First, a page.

The looming Constitutional battle over who can stop a war seemed to edge closer today.
A bi-partisan group of Senators dashed off a quick note to Attorney General Gonzales.
It asked him, in short, to summarize what the current transients in the White House think, about Congress's right to terminate American involvement in a foreign conflict.
Our fifth story on the Countdown: hope they included a self-addressed stamped envelope, because the administration suddenly has a lot of plates, spinning atop a lot of sticks... from Iraq, to an erupting scandal about Global Warming, to another about the insertion of political overseers in every agency of government.
On the Hill today, even the administration's pick to head up U-S Central Command warned the Senate Armed Services committee to temper expectations in Iraq.
But while most eyes are on Iraq, the Democrats might gain easier ground against the Administration on the environment instead.
This morning, the Senate started to look into capping emissions on greenhouse gases, and the House began investigating whether the White House quashed its own scientific evidence of global warming... and is still trying to cover up... the cover up.
Aside from politicians and government officials, there is one civilian, one ordinary American who is blamed more than any other by critics of the Iraq war -- for making that war possible.
Our fourth story on the Countdown: today, Judith Miller went to court -- not as a defendant, but as a possible key to the saga known as Plame-gate.
Today she became the sixth witness to testify that Libby knew about Wilson's wife, Valerie Plame, before July 10th of 2003, the date Libby told investigators he learned about Plame from NBC's Tim Russert.
David Shuster gave us all the latest details.
The bare toes of a neocon Wolf and the webbed feet of a colombian chicken.
On January 18th of this year, exactly two weeks after the 110th Congress, a Democratic Congress, first convened... President Bush issued executive order 13,422.
In among the legalese of executive order 13,422, is our third story tonight: It is language that constitutes what appears to be not only another presidential attempt to weaken the Congress, but also opens the door for potential threats to the health and safety of every American.
Here's what's at stake. Every year, the people's representatives pass laws to protect the people from dangerous or unfair practices of their bosses, big business, special interests and so on. You may have read about this in school. Government agencies then figure out how best to execute those laws. The classic example is regulating corporations to prevent them from doing things like using lead paint or asbestos insulation, or poisoning fish with mercury.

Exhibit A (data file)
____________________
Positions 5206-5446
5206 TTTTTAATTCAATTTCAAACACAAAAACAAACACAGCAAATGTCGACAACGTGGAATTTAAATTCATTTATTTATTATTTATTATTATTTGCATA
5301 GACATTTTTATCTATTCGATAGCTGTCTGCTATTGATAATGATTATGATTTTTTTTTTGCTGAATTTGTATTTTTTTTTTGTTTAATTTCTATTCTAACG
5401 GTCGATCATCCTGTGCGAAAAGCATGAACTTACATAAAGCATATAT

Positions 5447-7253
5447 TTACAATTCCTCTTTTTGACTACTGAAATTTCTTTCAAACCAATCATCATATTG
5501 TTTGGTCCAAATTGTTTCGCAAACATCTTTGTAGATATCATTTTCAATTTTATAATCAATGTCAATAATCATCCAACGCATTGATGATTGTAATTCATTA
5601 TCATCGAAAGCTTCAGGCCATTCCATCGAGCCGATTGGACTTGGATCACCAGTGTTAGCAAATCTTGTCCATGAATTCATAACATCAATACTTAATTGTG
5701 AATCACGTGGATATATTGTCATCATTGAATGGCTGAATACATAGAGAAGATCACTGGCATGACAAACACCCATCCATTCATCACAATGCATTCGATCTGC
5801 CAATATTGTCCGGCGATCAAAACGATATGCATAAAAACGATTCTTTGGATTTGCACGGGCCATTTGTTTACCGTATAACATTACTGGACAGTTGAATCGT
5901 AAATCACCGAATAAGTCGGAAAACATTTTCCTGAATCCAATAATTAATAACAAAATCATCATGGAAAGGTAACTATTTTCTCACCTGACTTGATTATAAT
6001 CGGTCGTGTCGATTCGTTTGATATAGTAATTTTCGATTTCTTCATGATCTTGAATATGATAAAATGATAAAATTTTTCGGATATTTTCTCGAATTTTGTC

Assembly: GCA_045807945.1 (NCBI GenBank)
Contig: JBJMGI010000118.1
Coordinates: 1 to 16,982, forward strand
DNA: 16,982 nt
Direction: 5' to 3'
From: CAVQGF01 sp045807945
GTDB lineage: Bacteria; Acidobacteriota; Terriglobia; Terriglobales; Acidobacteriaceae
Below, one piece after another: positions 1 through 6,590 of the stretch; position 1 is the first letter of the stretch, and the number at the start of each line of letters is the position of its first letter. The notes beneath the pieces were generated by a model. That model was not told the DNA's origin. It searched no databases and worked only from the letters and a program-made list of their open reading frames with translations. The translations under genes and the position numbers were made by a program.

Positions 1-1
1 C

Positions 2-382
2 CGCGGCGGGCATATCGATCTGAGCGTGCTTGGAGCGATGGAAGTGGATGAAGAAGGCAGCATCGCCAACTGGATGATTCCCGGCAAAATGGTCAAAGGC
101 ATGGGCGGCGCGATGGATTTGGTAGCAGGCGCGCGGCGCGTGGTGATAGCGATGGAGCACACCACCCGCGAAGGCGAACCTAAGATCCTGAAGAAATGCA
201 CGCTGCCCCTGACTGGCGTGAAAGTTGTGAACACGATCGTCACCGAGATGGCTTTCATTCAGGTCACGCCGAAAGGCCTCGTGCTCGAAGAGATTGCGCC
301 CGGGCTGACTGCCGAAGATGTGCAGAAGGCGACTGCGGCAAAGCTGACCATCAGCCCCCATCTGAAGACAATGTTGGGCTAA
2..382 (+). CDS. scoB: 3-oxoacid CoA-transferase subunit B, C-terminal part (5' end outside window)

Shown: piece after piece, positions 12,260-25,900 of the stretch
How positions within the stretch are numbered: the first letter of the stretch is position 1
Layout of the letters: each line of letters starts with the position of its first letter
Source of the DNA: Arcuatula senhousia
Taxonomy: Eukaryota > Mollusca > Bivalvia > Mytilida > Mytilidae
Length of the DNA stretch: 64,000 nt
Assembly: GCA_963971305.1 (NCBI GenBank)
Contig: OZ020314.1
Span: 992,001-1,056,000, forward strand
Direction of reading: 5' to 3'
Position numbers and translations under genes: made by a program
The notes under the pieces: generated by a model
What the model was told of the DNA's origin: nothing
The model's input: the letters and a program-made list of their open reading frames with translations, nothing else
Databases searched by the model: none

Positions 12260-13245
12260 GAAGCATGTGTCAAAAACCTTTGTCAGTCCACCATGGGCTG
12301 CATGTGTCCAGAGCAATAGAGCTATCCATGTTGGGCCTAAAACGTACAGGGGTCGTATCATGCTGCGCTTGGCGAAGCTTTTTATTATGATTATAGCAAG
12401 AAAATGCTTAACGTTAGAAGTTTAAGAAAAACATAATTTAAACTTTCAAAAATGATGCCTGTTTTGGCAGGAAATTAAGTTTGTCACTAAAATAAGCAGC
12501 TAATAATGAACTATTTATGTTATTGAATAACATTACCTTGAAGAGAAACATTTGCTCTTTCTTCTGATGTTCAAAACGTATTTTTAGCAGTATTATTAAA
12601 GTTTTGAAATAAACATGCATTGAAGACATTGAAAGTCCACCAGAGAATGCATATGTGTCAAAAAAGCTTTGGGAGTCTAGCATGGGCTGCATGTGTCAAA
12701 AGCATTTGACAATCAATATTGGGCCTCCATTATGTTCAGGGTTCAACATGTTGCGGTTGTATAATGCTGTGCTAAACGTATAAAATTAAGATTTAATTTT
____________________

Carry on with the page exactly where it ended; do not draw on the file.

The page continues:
In one fell swoop, executive order 13,422 changes all that.
Here are Mr. Bush's magic words: "Each agency head shall designate one of the agency's Presidential Appointees to be its Regulatory Policy Officer."
Meaning every new rule at every federal agency will now have to go through a political appointee chosen solely, and unaccountably, by the president.
What could possibly go wrong?
It has been identified as a religious shrine, a place for human sacrifice. In the days of legend, the product of the magic of Merlin The Wizard. About a month ago, a story that it was actually a hospital.
In our number two story on the Countdown: now the results of an archaeological dig have suggested yet another explanation. A kind of Beverly Hills 2000 B-C.
Lester Holt had the report.
Dick Morriss just can't let go of a good smear, no matter how untrue it may be -- and "Three Dollar" Bill O'Reilly, still blaming the victim and fleecing the troops
Keith's Special Comment, on Presidents and terrorism.
And on the seemingly trivial fact that West Yorkshire in England, has a new Chief Police Constable.
Upon his appointment, Sir Norman Bettison made one of the strangest comments of the year: "The threat of terrorism," he says, "is lurking out there like Jaws 2."
Sir Norman did not exactly mine the richest ore for his analogy of warning. A critic once said of the flopping sequel to the classic film: "You're gonna need a better screenplay."
But this obscure British police official has reminded us, that terrorism is still being sold to the public in that country -- and in this -- as if it were a thrilling horror movie, and we were the naughty teenagers about to be its victims.
And it underscores the fact that President Bush took this tack, exactly a week ago tonight, in his terror-related passage in the State of the Union, a passage that was almost lost amid all the talk about Iraq and health care and bi-partisanship and the fellow who saved the stranger from an oncoming subway train in New York City.
But a passage -- ludicrous and deceitful... Frightening in its hollow conviction...
Frightening, in that the President who spoke it...tried for "Jaws"... but got "Jaws 2."
GN&GL...you can continue the discussion at Countdown Nation